By combining these functions, we generate the structure of our IFC file exactly as we want it, and if our favorite BIM software is known for missing some IFC classes, we can still use a workaround by designing yourself your IFC data structure.

Using this plugin requires a little understanding of the IFC data structure, but examples can be found on the Geometry Gym blog, and are quite self-explaining.

Combined with the building modeling tools described above, it provides a powerful way of designing building, especially at the early stage of the project.

Geometry Gym came also with various plugins used as bridges for other BIM software

The plugin for Revit implement a new IFC Import module, especially design to import files generated in Grasshopper. This allows integrating native Revit element from an IFC file.

There is also a direct link with Tekla, use to generate native Tekla elements directly from the Grasshopper model.

If this software need some time to get used to it, and a little knowledge about the IFC Data structure, once taken in hand, it become powerful enough for replace any conventional BIM software, at least at the beginning of a project, and especially for complex shapes and structures.

About Grasshopper

Did you ever try using Rhino? I know, I know, it’s not a BIM software, it’s just able to make pretty 3D drawings and nice pictures. But, as I have already said, nice pictures are still the best way to sell the BIM, and Rhino is actually a great software.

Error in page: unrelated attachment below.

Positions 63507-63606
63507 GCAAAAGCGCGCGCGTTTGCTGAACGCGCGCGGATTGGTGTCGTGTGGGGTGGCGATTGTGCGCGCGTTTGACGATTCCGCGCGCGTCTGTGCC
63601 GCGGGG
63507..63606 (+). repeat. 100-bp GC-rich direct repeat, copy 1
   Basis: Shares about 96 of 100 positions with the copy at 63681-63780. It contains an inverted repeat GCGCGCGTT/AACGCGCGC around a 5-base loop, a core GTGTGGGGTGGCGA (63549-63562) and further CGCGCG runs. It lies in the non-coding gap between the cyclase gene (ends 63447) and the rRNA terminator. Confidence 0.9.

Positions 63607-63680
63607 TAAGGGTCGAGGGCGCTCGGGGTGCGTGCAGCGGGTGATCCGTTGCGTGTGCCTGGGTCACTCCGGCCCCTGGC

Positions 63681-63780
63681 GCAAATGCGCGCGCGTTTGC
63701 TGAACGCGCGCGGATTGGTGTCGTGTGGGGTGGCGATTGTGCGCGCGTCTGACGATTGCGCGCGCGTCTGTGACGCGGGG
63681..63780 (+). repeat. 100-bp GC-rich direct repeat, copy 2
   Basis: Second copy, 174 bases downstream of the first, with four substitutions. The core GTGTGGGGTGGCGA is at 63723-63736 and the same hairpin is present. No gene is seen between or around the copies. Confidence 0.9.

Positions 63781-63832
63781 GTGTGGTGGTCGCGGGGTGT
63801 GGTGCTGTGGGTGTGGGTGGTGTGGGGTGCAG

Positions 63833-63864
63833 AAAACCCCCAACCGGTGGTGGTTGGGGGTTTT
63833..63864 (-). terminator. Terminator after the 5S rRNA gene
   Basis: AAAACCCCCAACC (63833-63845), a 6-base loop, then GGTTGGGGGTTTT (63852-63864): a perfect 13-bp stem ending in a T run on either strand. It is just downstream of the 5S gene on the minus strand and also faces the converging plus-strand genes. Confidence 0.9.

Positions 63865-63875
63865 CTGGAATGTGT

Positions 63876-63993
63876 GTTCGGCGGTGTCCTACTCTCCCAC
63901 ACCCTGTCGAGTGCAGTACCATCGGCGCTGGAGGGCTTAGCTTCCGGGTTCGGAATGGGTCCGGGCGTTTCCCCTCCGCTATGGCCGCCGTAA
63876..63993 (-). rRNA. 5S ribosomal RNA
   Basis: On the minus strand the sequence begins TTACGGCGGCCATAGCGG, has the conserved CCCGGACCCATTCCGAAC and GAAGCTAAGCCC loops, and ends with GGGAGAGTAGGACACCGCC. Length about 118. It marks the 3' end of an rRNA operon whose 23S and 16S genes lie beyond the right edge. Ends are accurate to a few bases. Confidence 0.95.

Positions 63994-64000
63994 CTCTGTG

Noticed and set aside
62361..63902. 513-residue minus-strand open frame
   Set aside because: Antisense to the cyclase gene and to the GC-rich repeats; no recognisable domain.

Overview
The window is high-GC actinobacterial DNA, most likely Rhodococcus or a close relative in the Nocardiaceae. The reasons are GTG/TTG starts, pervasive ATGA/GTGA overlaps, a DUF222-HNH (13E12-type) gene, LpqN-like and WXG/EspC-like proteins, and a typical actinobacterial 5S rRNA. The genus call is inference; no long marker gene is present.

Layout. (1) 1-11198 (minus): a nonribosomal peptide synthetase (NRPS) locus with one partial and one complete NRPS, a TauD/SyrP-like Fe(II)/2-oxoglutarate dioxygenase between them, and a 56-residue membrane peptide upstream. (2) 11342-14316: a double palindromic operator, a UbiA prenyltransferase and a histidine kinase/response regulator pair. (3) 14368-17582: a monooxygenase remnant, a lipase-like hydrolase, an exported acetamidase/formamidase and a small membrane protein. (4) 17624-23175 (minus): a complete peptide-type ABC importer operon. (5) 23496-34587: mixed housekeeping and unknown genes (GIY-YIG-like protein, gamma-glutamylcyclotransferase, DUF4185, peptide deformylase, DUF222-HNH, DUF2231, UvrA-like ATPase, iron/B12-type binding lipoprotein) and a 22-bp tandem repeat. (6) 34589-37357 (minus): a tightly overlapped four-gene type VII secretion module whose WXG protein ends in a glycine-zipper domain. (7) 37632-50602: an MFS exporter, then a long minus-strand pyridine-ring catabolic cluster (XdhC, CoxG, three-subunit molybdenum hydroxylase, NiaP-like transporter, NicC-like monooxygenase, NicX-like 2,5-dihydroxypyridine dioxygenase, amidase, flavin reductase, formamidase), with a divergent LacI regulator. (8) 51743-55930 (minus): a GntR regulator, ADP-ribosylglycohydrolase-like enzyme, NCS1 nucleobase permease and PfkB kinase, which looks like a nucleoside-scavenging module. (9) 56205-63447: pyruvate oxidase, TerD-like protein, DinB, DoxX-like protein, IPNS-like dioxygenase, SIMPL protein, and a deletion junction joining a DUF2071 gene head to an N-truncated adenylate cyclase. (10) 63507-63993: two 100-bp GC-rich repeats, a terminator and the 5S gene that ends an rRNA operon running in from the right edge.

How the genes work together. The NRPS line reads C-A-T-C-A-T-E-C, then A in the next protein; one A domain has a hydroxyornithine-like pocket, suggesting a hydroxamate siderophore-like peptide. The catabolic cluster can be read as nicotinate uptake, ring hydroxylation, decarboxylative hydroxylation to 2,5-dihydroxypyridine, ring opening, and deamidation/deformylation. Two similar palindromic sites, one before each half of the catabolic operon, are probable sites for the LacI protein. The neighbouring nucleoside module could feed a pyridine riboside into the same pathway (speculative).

Apart from its capacities to design every shape you can imagine and its user friendly interface, Rhino come with a lot of plugin which make it really powerful.

Among these plugins, my favorite is Grasshopper. It’s a graphical interface for designing parametric shapes in Rhino. In other word, instead of simply drawing what you imagine, you explain to Grasshopper what you’re imagining, and it designs it for you.

As an illustration, here is the interface of Grasshopper, alongside with Rhino. Pretty, isn’t it? The red surface in Rhino is the visualization of what we are designing in Grasshopper by wiring these little boxes together.

As an example, we can start by generating twenty points randomly:

Then we use them to draw twenty circles:

And finally, we extrude each circle to create cylinders:

And the best part is that we can still edit anything you want.

If you want fewer cylinders, just change the number of origin points:

Or change the circle’s radius:

The possibilities are almost endless, and, shame on me, I start to think that this little plugin can even be more powerful than the almighty CATIA. At least, it’s far less expensive, since it came freely with a license for Rhino.

You can find a lot of help on the Grasshopper forum, and a beginners Guide here. I’m also very fond of the Grasshopper Learning Material made by Woo Jae Sung

Grasshopper has its own plugins and developing interface, which make it even more useful. I will probably talk again about these plugins, some of them has become a full part of our BIM workflow.